This category of tours involve trekking, kayaking and cycling for period of 6 to 8 hours a day at a fairly consistent pace. Ideal for people looking to slightly increase the heart rate. For our moderately rated tours, you must have a good level of fitness and also be in good health. It is also important to be prepared for variable weather conditions. Altitude may also come into play. This category of tours may involve visiting remote areas where facilities can be quite basic. Accommodation may also involve camping, homestays or basic accommodation where facilities may not be considered of western standards. To enjoy this style of travel, it is suggested for travellers to have a reasonable level of fitness and health, a positive attitude, as well as a fairly active lifestyle. An open mind is also required.
Suggested preparation: At least 3 months prior to departure, it is recommended that you undertake 45mins – 1 hour of aerobic exercise, three to four times a week. Some potential exercises that could be beneficial include hill walking with a backpack on over variable terrain and weather conditions, as well as running and cycling dependent on the activity you plan on undertaking.
This category of tours involves trekking, kayaking, cycling or other adventure activities in remote areas for up to 8 to 10 hours a day. It is important to note that with the remoteness of some regions comes a variety of other challenges such as variable weather conditions, accommodation as well as facilities. You must have an excellent level of fitness and good health to be able to partake in this category of tour. You must have confidence in your own ability and be in good physical condition. Includes extended periods of endurance.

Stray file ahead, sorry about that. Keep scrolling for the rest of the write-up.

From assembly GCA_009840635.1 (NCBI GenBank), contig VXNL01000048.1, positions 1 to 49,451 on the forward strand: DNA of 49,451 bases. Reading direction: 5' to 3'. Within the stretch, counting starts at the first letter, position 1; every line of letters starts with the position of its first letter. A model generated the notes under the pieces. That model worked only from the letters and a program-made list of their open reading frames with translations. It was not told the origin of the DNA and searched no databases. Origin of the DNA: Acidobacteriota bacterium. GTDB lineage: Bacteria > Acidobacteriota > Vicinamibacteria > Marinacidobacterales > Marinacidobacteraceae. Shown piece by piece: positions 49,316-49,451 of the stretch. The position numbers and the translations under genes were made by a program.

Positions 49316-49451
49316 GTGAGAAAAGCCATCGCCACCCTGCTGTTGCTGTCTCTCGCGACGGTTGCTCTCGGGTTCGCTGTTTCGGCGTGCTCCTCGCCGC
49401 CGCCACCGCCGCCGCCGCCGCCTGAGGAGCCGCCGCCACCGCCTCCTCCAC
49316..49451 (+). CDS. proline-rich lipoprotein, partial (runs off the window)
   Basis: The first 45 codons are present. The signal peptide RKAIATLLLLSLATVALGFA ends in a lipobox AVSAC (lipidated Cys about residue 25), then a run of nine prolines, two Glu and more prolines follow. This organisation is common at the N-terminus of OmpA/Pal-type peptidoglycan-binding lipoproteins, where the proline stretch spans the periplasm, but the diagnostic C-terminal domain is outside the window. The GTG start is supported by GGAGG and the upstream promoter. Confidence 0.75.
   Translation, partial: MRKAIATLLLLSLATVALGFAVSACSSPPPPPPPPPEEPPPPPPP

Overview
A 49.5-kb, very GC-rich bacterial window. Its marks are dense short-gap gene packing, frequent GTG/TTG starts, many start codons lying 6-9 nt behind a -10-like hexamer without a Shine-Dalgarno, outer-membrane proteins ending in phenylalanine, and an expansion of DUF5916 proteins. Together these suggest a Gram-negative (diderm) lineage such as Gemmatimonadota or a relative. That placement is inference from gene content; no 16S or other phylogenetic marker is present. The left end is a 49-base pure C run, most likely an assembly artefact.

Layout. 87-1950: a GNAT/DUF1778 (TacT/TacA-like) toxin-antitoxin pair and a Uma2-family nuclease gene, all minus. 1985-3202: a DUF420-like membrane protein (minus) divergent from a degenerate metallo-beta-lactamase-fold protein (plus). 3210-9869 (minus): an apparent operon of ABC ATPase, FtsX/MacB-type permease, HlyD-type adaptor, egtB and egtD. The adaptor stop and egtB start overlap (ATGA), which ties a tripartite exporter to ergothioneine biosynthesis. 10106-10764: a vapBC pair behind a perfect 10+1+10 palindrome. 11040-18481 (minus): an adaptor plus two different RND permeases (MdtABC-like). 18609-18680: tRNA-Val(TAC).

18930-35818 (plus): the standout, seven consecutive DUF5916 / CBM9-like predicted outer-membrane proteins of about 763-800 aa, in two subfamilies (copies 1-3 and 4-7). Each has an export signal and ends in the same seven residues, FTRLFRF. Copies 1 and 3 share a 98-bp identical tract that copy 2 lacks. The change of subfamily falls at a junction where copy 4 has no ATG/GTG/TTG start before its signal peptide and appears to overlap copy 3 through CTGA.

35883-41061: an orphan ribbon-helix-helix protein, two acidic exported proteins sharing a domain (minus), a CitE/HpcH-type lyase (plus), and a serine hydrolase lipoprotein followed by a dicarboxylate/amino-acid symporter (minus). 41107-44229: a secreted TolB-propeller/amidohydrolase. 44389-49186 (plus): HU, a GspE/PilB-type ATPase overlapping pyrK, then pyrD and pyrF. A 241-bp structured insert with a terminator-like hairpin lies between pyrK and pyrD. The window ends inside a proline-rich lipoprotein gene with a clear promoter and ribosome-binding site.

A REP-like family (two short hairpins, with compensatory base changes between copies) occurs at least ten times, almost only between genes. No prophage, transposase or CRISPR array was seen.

Suggested preparation: At least 3 to 4 months of strenuous exercise, four times a week. When preparing for treks it would be beneficial to participate in hill walks with a weighted day pack (approximately 5-8 kg) once a week for aerobic fitness and strengthening of leg muscles. It is also important to do this on variable terrain to prepare for challenging adventures. When preparing for cycling adventures, regular bike riding (at least 4 to 5 times a week for 1-4 hours is essential). It is also important to cycle on uneven surfaces or even participate in other aerobic exercises such as running or swimming to build up strength and stamina. Altitude may also be a factor in these tours.
This category of tour often involves extreme trekking, cycling or other extreme adventure activities. It is important to expect remote and poorly defined tracks and to be prepared for variable weather conditions for 10 to 12 hours per day (may sometimes be more depending on weather and altitude). These adventures are suitable for travellers who have prior experience in strenuous travel and activities, are extremely fit and have excellent health. It is also important to note that some of the terrain on these adventures will involve trekking in snow, at high attitude levels and may require technical equipment.
Suggested preparation: It is important to note that physical fitness should be an ongoing activity, commencing around 5-6 months prior to departure, or even before if you have no prior fitness. Exercise should focus on building maximum endurance and stamina. Four to five hard sessions of 40-60 mins per week should be completed and can include exercises such as going to the gym, running, swimming or cycling to focus on building aerobic stamina. It could also be beneficial to prepare by hiking on rough terrain, in extreme weather conditions or partake in altitude training.